Weather Or Not #writephoto #WIP #extract

In response to the latest #writephoto’s prompt, I’ve adapted a short extract from my current WIP, a humorous fantasy novel involving a character I’ve written about before, Pearl Barley in The Surge Of The Spirits. In this section, we meet Rebecca, a weather engineer, as she tries to sort out a problem for Celia Pilates, the wife of The Reverend Pontius Pilates, something of a nemesis for Pearl

The Vicarage sat back from the main road, at the end of a long drive along which a battered dirty white van drove past and up the drive. The sign on the side had a dark cloud with a fork of lightening through it and ‘We Make Beautiful Weather!’ underneath.  

A woman in red and orange striped dungarees climbed out of the driver’s side and headed for the front door.

The intercom crackled. “Hello?”

“Mrs. Pilates? It’s Rebecca from We Make Beautiful Weather!”

The voice crackled over the intercom. “About time. Come round the back and I can explain. Take the track to the right of the house.”

Rebecca pushed her tangled mass of hair out of her eyes and returned to the van. She turned the key and squeezed her eyes shut, as if she was praying. After a total silence everything shook and the engine sort of apologised into life. She let go a breath and engaged the gear.

Somehow she knew this was going to be difficult. Rebecca was a weather engineer, managing aspects. Her speciality covered skies of all kinds, plus views, general selected weather systems and personalised microclimates. Usually these were only for events because the energy for a longer term climatic solution would cost a fortune. As their marketing had it, ‘We ensure your outdoor function goes with the bang you want rather than the one that has been randomly selected by the vagaries of Mother Nature’. A bit wordy and worthy but it seemed to work.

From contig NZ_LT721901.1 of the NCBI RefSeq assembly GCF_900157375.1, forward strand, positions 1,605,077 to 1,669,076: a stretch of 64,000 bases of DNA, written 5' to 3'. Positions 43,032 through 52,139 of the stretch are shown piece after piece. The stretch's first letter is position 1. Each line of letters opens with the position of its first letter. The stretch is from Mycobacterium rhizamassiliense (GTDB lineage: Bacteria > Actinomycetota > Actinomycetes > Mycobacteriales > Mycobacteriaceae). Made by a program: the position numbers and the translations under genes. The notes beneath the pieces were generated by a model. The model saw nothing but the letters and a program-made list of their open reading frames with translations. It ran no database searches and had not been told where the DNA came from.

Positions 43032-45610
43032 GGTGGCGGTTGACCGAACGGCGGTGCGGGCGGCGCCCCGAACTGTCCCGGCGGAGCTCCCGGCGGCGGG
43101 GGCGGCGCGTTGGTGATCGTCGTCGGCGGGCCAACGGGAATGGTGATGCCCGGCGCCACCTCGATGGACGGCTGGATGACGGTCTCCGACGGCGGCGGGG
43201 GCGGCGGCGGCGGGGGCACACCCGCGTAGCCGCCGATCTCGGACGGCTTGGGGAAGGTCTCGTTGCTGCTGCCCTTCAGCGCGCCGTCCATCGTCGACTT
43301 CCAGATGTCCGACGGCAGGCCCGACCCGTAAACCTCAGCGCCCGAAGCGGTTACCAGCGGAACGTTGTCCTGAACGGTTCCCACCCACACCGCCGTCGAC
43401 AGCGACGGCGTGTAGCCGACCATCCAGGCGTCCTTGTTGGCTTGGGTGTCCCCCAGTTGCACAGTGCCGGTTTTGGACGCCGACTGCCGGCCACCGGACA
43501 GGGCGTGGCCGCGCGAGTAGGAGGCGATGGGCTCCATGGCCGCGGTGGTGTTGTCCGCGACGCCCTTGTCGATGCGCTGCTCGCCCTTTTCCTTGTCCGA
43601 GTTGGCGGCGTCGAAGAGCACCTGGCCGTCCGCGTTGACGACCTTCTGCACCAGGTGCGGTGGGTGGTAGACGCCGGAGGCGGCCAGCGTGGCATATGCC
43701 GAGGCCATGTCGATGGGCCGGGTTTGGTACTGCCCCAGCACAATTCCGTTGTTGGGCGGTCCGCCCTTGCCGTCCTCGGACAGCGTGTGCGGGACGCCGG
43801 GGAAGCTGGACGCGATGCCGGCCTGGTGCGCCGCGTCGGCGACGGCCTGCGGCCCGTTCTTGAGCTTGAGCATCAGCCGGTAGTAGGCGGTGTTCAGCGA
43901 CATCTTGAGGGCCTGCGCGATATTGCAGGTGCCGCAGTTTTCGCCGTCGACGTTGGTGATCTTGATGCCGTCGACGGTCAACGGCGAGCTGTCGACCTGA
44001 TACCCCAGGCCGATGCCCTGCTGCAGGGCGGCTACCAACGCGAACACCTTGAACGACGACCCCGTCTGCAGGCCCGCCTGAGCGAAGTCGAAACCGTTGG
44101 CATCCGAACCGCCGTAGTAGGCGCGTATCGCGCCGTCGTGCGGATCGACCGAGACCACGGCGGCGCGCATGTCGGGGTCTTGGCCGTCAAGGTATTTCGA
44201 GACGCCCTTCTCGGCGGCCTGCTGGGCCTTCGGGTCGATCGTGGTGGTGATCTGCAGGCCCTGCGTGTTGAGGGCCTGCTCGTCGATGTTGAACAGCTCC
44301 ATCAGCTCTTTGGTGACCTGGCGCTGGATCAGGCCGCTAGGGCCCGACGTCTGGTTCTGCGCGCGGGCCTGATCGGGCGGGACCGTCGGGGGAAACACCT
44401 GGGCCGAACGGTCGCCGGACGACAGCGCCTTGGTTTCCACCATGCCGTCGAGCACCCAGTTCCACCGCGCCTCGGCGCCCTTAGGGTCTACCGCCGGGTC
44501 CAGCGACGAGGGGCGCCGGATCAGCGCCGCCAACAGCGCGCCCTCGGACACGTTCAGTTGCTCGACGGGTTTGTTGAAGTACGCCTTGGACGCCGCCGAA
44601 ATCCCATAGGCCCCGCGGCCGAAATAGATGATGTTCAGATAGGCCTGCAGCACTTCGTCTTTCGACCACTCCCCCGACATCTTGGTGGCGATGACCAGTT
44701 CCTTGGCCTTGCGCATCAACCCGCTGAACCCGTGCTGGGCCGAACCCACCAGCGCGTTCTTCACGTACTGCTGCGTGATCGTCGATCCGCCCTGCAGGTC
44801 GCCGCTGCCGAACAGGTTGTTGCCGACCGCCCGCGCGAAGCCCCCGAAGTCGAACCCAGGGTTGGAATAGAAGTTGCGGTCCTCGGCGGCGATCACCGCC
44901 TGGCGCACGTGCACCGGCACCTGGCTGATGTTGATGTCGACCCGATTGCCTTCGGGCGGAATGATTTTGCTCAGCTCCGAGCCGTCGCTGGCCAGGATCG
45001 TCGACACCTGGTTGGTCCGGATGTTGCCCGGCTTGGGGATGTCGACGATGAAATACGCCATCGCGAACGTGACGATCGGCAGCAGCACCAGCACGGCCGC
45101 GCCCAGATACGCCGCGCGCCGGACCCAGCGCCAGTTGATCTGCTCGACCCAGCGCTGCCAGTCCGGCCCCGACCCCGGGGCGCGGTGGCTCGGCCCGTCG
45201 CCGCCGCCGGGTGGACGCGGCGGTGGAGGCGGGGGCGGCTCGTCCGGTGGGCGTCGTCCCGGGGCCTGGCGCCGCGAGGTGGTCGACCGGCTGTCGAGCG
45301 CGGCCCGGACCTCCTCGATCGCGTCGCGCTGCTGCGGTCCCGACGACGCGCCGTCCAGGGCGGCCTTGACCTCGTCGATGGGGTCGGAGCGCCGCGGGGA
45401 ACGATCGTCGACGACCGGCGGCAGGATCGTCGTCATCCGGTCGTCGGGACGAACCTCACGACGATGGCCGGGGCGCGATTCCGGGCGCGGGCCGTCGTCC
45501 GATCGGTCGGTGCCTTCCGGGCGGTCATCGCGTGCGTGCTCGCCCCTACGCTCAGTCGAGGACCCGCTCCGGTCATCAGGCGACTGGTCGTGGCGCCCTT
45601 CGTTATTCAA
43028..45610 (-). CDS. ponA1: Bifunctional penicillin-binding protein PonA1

Today though she was on a rescue mission. Miss Pleasant Pilates was to be married and a spectacular aspect had been commissioned from The Sky’s The Limit but as Rebecca knew from past experience they were a bunch of amateurs and had left the Pilates garden the subject of a persistent downpour that they’d shrugged and said they couldn’t shift.

She looked at the clouds looming over the house and sighed. Here we go, she thought.

Curving round a corner, Rebecca could see the full extent of the marquee and the downpour. The tent was surrounded by mud and small ponds. While Rebecca manoeuvred the van as close as she could to the marquee without sinking into the mud, a short terse looking woman holding a large golf umbrella and wearing over large green rubber boots sploshed her way towards her.